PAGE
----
England's Xavi? Wilshere shows Capello he needs freedom to shine - European - Football - The Independent

England's Xavi? Wilshere shows Capello he needs freedom to shine

Against Messi & Co the teenager proved that he can supply the creative vision his country has often lacked

Jack Wilshere left the Emirates on Wednesday night with the shirts of Xavi and Lionel Messi in his bag. Those are two mementoes that most teenage footballers would treasure for the rest of their lives but then there are precious few teenage footballers who are capable of thriving in the presence of those two maestros.

Wilshere was, as Arsène Wenger said, outstanding in Arsenal's 2-1 win over Barcelona. Not just when Arsenal started to pick off their tired opponents in the last 20 minutes but also in that dispiriting period midway through the first half when it was an effort for the home side to get even the briefest periods of possession.

If Wilshere had been playing with a Barcelona crest on his shirt on Wednesday night we would have been acclaiming another shining talent from that club's prodigious academy. But Wilshere was raised 20 miles north of Arsenal's training ground in the Hertfordshire town of Hitchin and he looked as at home in the modern one-touch game as any other player.

Asked on Wednesday about his recent full England debut and then the win over Barça, Wilshere said it had been "a crazy couple of weeks" but also, he added, "probably the best couple of weeks of my life. It's the biggest night of my Arsenal career so far.

"They have players like Xavi, [Andres] Iniesta, Messi – I have been watching them for years now. I watched them in the World Cup and many of them are World Cup-winners. It is by far the biggest night of my Arsenal career so far. We still have a job to do at the Nou Camp."

That crazy couple of weeks began at the Parken Stadium in Copenhagen nine days ago with England's friendly against Denmark. Asked after that game how he regarded Wilshere's future with England, Fabio Capello, who had just given the player his first international start, said that he anticipated the 19-year-old's forthcoming meetings with Barcelona with interest.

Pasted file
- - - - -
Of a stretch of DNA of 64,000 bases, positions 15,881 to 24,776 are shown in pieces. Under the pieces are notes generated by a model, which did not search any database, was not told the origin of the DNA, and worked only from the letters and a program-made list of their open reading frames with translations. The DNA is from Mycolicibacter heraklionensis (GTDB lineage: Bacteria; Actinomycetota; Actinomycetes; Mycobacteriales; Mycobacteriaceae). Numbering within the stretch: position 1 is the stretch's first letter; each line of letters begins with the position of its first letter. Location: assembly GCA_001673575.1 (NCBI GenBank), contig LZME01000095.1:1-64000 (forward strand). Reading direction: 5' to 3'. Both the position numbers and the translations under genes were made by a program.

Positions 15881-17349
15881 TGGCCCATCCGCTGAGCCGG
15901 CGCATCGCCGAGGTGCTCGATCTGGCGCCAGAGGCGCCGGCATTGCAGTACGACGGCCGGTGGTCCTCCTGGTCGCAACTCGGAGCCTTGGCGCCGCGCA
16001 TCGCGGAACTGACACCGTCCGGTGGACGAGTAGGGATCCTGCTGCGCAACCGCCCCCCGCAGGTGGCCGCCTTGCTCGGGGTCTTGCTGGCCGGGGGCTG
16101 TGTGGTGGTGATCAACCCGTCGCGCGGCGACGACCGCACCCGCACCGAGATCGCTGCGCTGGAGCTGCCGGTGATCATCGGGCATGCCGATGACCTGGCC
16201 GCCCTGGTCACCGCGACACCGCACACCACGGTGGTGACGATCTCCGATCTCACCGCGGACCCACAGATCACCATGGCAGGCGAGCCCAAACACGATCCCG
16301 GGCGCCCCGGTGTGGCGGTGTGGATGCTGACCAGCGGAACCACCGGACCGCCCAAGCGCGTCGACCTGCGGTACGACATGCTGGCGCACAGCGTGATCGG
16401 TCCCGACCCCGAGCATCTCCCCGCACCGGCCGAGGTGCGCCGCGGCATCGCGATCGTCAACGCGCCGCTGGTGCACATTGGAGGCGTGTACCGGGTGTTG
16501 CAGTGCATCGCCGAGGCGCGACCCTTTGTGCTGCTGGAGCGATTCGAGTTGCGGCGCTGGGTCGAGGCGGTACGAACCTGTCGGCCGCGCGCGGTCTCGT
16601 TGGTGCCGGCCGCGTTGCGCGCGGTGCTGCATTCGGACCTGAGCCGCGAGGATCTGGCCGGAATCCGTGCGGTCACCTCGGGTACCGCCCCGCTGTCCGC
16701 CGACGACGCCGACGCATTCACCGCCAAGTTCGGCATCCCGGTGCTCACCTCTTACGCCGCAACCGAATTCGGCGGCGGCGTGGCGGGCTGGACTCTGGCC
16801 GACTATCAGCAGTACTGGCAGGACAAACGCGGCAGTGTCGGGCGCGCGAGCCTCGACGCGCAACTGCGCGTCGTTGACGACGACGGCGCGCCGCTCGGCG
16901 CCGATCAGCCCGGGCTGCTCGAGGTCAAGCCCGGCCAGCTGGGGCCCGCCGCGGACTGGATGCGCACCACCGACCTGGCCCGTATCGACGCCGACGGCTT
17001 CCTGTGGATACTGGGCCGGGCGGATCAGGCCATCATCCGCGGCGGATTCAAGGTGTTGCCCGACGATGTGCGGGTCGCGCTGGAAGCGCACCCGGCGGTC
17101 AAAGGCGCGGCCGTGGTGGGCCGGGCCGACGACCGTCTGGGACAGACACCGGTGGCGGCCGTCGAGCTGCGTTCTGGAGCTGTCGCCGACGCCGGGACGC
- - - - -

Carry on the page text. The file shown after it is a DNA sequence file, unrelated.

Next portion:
Playing Barça, Capello said, would give Wilshere the chance to test himself against the very best. "Wilshere is a very good player," Capello said then. "He is young and has played a lot of games this season. I don't know what will happen in the next month but the games they [Arsenal] play against Barcelona will be really strong and it will be really interesting. Denmark played a lot of passes and had possession but Barcelona are a little bit better."

Capello has never tried to disguise his fascination with Barcelona and that Spain national team for whom the La Liga champions provided six of the players (seven if you include David Villa) that started the World Cup final in July. He would like England to play that way. He just does not think that his team are capable of doing so.

So it is hard to underestimate just how impressed Capello will have been that Wilshere more than held his own on Wednesday night. It was Wilshere who slid in to win the ball in midfield to turn the tide in one phase of play. It was Wilshere who played the first crucial one-touch ball that set Arsenal in motion for their second goal. It was Wilshere who was confident enough to reprimand Cesc Fabregas for a loose pass.

The question that it begs of Capello is whether, having seen Wilshere's creativity play such a key role in the win, he reassesses the way in which he wants to deploy the Arsenal teenager for England. Wilshere said after Wednesday's win that he found it "easy" to play at Arsenal: "We play similar to Barcelona and that's the kind of football I like to play. It's easy to fit into a team like Arsenal."

But how does he fit in with England? Playing Wilshere as a holding midfielder alongside a more attack-minded central-midfield partner in Capello's unchanging 4-4-2 formation looked, after last week's game in Copenhagen, like he was being forced to change his game. After Wednesday night, playing Wilshere in a holding midfield role just looks like a waste of his talent.

In recent years England managers have often had to wrestle with the problem of how best to deploy their most creative players, be they Steven Gerrard, Joe Cole or Wayne Rooney. Wilshere's best position is obvious. He needs a holding midfielder alongside him like Gareth Barry or Scott Parker if he is to be free to do his best.

Wilshere's progress has been astonishingly quick this season, beginning with his first-ever league start against Liverpool and Gerrard at Anfield in August. This time last season he was on loan to Bolton Wanderers. For the early part of last season he had been behind Aaron Ramsey in the pecking order but Ramsey's long recovery from his terrible injury in February last year has opened the door for Wilshere.

Like all young players, his form is liable to wax and wane but on Wednesday his maturity was startling. He is a serious character on the pitch. "Keeping patient was vital. They are very good and can keep the ball and for the first 20 minutes we were chasing," he said. "We had to keep our shape and hit them on the counter attack and push up hard."

Wilshere took another step up the ladder on Wednesday night and it will not have gone unnoticed by Capello. The intriguing thing is whether the England manager is prepared to give him the same freedom to play against Wales in the Euro 2012 qualifier on 26 March as Wilshere was granted when Arsenal toppled the best club side in the world.



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